NC State has made great strides conserving water in recent years, and athletics uses all possible measures to save water in their operations. In the future, it will be integrating new laundry technologies, as well as tank-less water heaters and low-flow showers and toilets in all of their facilities.

    Electrical Energy Efficiencies

    Working with a mechanical and automation service provider, athletics is looking to cut drastically energy consumption at Vaughn Towers. Results will be achieved through using a combination of window tinting and installing new lighting and solar shades.

    Fuel Consumption

    Conserving fuel not only saves money, but reduces the amount of emissions from vehicles. By monitoring and controlling vehicle usage and maintenance and replacing vehicles with more fuel efficient ones, athletics is saving fuel and reducing costs. 

    HVAC Automation and Operation

    Athletics recognizes that one of the biggest energy consumers for most buildings is heating and cooling. To combat these problems, a repair/replacement plan is being developed, which will boost efficiency and reduce wasted energy.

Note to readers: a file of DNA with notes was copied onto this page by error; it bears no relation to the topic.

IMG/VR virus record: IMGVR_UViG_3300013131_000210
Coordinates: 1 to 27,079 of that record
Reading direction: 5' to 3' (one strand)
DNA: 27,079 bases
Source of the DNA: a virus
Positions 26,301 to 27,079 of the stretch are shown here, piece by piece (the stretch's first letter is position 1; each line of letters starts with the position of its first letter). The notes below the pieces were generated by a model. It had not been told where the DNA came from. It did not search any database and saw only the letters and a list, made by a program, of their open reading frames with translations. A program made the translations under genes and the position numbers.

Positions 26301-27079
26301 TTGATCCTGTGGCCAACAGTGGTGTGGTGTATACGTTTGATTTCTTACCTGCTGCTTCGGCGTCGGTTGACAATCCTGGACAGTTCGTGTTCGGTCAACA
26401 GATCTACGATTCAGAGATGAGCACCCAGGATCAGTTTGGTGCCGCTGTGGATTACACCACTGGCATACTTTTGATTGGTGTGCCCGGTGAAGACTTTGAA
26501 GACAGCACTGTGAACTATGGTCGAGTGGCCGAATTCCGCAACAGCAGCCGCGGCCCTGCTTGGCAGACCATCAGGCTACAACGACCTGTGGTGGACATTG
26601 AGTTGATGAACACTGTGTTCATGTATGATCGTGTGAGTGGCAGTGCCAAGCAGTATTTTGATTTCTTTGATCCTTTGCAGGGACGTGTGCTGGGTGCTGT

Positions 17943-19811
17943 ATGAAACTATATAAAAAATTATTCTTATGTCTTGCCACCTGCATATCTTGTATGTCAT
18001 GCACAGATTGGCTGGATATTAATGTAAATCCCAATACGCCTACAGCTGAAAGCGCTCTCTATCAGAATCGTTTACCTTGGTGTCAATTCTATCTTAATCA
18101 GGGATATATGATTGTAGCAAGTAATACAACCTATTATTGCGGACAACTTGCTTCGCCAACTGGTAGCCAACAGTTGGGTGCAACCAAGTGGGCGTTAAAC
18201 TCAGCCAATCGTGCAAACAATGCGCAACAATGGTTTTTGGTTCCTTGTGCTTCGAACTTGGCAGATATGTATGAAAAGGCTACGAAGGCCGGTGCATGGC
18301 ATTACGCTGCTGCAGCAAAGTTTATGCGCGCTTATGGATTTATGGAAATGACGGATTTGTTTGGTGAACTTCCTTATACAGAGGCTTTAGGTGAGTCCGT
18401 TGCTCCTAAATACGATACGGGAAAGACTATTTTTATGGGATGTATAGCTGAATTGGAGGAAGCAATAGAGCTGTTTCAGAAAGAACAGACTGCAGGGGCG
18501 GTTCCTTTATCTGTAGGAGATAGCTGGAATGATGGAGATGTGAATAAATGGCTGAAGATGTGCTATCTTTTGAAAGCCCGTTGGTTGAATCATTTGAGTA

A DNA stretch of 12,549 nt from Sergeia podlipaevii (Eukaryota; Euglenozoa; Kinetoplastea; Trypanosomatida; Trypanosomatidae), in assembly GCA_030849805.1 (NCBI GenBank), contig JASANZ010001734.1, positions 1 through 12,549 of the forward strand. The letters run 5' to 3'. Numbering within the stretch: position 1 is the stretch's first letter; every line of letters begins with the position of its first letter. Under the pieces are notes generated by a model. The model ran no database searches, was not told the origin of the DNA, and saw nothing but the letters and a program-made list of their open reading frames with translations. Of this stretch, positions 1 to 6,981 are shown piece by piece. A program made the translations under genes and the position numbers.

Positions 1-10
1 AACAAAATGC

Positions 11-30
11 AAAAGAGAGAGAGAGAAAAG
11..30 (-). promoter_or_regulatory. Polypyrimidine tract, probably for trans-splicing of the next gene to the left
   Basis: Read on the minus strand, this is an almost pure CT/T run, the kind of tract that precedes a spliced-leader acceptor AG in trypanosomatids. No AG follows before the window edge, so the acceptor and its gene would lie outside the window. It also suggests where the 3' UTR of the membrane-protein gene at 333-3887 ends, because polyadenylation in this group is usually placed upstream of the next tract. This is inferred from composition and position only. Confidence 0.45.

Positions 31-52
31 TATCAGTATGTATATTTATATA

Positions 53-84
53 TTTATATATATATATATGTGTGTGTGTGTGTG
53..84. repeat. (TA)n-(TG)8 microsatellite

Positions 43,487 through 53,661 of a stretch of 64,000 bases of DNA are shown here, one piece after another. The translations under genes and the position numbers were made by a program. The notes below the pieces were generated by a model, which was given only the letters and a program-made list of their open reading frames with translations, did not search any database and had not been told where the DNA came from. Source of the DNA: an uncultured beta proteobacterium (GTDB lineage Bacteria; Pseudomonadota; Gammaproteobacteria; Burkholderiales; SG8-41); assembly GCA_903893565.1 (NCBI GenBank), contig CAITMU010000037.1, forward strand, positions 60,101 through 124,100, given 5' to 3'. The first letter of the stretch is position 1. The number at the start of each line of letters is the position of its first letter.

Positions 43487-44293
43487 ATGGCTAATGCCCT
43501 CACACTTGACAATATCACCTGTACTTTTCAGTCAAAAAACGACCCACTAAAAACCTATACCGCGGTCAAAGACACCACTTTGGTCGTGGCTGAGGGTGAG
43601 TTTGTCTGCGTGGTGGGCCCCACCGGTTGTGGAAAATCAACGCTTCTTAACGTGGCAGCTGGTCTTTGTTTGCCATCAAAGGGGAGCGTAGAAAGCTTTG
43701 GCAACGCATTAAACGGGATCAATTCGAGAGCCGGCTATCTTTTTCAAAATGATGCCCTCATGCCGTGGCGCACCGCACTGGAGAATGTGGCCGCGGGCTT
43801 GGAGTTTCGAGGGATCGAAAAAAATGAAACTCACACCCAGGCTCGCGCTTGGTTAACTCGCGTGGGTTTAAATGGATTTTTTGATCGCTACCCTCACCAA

Facility Space Use/Allocation

    Space is always in short supply, and athletics is committed to scheduling its space efficiently. With proper use of existing technology, renovation and reallocation can be utilized before considering new construction.


    Athletics is committed to integrating sustainability into the lives of athletes and coaches, and plans to teach sustainability objectives during their new student/employee orientation.

    The Big "Green" Event

    On Feb. 21, NC State athletics will host its first ever green event when the Wolfpack faces North Carolina in a 7 p.m. contest at Reynolds Coliseum. The game will will feature waste stations consisting of composting, recycling and trash bins. Steps have been taken to ensure beverage and food containers are either recyclable or compostable. Additionally, students who attend the game will receive t-shirts made from 100 percent recycled material and donated by SustainU Clothing.  During the game, student volunteers will staff the waste stations to guide users in sorting disposables. Student groups will walk the aisles to collect recyclables left behind after the game and the regular contractor will pick up trash items. The annual BIG Event will take place before the game on North Talley Plaza from 5-6 p.m. Athletic Director Debbie Yow will greet the crowd and University Dining will give students a chance to win a trip for two to the 2011 NCAA Men's Final Four. Games, giveaways and a DJ will help create an exciting atmosphere for this fierce rivalry.